|Author:||Nola||Published:||almost 3 years ago.|
|Tags:||humour, wordplay, poetry||Category:||Poetry|
I thought it was a simple task To write a little poem, But when they taught poetic forms I found I didn’t know ‘em.
I thought a tanka filled with oil Would sail upon the ocean; Now I know that homophones Can complicate such notions.
Alliteration, assonance And onomatopoeia, Sprung rhythms and sestinas put My thoughts in disarraya.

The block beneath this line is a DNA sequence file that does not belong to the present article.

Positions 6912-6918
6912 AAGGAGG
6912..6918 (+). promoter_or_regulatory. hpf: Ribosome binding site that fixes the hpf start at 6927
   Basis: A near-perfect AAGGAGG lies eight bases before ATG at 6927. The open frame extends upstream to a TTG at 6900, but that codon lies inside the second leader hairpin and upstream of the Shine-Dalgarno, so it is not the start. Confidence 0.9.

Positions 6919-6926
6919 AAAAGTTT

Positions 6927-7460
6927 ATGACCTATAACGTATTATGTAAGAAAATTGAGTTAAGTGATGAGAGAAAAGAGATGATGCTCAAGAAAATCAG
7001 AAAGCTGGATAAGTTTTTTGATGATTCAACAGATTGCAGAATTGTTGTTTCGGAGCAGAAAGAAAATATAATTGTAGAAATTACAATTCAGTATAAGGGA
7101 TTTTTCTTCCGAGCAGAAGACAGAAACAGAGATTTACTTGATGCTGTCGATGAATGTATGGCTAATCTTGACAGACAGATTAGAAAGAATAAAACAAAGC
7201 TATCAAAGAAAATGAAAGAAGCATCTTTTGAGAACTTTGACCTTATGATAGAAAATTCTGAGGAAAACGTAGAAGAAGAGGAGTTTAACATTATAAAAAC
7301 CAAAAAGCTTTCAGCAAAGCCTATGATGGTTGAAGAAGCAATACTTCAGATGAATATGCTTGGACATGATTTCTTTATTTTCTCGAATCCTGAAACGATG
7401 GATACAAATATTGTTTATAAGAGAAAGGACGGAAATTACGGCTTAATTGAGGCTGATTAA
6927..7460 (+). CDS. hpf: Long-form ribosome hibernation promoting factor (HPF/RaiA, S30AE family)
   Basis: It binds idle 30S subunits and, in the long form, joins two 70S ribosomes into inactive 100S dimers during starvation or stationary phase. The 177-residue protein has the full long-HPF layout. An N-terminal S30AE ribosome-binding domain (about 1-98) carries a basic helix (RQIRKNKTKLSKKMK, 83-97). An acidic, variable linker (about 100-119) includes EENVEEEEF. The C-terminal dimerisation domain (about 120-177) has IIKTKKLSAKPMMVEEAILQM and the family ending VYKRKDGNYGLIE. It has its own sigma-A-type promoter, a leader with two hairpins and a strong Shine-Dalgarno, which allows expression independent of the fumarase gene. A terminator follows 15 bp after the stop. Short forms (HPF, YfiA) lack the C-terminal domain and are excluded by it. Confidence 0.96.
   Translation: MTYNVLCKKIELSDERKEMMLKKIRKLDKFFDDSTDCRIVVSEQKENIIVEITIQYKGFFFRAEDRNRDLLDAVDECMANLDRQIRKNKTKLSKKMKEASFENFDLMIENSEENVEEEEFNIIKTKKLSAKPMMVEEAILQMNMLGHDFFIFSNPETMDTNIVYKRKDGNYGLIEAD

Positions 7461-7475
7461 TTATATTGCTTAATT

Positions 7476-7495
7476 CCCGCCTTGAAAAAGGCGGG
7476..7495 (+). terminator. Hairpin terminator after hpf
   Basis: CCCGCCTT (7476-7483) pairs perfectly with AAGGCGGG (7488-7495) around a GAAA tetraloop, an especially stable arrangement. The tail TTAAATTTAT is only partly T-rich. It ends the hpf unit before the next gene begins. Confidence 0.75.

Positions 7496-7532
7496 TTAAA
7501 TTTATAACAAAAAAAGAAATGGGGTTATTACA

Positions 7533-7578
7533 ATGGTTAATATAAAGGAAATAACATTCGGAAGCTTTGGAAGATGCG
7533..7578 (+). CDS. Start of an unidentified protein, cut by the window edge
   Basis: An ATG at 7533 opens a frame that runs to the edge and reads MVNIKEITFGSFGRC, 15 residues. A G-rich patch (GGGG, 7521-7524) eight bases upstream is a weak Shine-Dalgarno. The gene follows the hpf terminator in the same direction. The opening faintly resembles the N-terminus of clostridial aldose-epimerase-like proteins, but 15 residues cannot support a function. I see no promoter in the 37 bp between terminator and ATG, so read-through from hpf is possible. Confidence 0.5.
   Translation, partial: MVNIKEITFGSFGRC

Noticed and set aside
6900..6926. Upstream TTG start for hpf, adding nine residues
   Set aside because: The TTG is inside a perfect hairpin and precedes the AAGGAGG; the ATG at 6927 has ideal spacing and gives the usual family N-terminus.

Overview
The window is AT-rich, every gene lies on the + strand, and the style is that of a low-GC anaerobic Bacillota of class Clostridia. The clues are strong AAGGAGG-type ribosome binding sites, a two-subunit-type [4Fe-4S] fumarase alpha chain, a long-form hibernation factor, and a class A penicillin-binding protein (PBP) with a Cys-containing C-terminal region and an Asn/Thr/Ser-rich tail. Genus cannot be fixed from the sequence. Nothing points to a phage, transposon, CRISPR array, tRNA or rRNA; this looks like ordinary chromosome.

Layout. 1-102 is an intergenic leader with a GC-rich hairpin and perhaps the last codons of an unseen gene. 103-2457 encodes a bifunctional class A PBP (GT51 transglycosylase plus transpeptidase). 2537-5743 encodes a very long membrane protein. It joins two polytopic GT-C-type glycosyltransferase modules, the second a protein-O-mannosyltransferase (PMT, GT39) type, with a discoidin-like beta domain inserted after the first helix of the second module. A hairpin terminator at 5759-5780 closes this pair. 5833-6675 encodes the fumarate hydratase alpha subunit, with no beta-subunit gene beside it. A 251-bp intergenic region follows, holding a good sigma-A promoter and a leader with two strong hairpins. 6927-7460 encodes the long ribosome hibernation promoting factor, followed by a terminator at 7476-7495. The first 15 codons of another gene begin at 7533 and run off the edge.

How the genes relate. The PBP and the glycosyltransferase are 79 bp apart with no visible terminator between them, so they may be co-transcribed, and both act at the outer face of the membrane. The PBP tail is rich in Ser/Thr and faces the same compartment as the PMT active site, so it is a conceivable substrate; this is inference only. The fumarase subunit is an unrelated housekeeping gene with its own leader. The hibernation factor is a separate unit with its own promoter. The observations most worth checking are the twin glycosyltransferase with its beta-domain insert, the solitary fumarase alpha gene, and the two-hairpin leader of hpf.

While palindromes and daisy chains To me are just malarkey, I’ve learned it is a mortal sin To ever sound Hallmarkey.
I have to think of clever rhymes Or near-rhymes, even better; So time should rhyme with sky not lime Bazaar with operetta.
And free verse isn’t free at all, I can’t rhyme if I want to, The more obscure the message gleaned, The more I seem impromptu.
So I will learn these lessons well, But hope I’m not remembered For tearing beauty limb from limb In poems I’ve dismembered.
© Nola Passmore
(Published in “Tales from the Upper Room: Stories and Poetry from Tabor Adelaide’s 2009 Creative Writing Programme”, edited by C. Bell, Y, Ham, B. Morton, & M. Worthing, published by Pantaenus Press, 2009, p. 127)